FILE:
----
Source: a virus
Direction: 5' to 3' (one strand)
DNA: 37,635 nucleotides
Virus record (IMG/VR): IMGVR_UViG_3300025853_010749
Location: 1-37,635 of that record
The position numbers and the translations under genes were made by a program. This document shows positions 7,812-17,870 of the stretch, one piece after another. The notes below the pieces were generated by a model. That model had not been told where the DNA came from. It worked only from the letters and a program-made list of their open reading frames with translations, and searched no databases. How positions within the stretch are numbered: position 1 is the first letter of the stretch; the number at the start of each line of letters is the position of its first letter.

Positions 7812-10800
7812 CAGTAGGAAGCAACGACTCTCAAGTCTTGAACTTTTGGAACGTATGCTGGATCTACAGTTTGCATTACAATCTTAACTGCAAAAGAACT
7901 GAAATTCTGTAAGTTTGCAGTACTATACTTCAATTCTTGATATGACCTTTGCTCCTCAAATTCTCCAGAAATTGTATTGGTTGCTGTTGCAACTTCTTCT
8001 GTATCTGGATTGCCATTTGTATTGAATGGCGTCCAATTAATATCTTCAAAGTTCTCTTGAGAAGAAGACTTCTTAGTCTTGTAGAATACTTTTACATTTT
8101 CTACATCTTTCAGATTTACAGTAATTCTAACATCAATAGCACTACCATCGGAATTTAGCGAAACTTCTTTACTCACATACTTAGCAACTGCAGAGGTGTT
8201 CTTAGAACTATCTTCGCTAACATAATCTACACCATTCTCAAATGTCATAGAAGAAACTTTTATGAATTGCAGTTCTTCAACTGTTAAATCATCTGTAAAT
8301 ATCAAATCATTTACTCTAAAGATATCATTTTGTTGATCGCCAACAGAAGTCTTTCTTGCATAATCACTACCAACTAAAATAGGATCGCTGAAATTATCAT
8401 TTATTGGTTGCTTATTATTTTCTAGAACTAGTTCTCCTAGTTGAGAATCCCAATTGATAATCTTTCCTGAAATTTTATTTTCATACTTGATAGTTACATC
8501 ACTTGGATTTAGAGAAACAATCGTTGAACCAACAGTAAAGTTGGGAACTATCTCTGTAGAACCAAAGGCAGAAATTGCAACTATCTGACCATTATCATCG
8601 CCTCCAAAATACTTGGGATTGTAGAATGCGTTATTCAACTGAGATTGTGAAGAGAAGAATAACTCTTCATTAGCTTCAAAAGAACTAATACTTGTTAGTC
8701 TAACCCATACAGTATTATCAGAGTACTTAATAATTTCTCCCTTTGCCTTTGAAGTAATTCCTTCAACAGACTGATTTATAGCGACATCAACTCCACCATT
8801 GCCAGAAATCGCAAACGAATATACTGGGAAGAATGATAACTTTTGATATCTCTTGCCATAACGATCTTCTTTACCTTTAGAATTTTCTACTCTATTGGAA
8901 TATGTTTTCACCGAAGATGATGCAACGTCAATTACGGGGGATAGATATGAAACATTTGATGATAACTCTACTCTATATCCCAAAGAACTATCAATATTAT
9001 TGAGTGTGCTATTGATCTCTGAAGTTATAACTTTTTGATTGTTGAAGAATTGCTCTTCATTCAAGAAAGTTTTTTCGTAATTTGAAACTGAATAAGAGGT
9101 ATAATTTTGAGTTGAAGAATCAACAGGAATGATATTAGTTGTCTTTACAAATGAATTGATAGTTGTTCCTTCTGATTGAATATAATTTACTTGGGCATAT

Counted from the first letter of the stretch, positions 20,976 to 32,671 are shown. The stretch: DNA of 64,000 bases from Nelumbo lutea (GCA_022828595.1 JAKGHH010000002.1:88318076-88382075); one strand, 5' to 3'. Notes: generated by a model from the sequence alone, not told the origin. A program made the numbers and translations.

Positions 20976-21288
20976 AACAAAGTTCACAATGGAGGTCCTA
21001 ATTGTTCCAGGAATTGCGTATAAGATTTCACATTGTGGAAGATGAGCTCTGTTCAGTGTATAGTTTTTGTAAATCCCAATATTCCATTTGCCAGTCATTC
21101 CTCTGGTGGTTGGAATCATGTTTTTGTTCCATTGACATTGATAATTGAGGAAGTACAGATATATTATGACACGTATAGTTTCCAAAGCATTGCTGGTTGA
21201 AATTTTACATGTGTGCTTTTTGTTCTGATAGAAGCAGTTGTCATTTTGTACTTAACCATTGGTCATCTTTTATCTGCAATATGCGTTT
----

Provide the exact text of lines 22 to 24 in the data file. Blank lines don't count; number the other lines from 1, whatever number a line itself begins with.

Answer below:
Counted from the first letter of the stretch, positions 20,976 to 32,671 are shown. The stretch: DNA of 64,000 bases from Nelumbo lutea (GCA_022828595.1 JAKGHH010000002.1:88318076-88382075); one strand, 5' to 3'. Notes: generated by a model from the sequence alone, not told the origin. A program made the numbers and translations.

Positions 20976-21288
20976 AACAAAGTTCACAATGGAGGTCCTA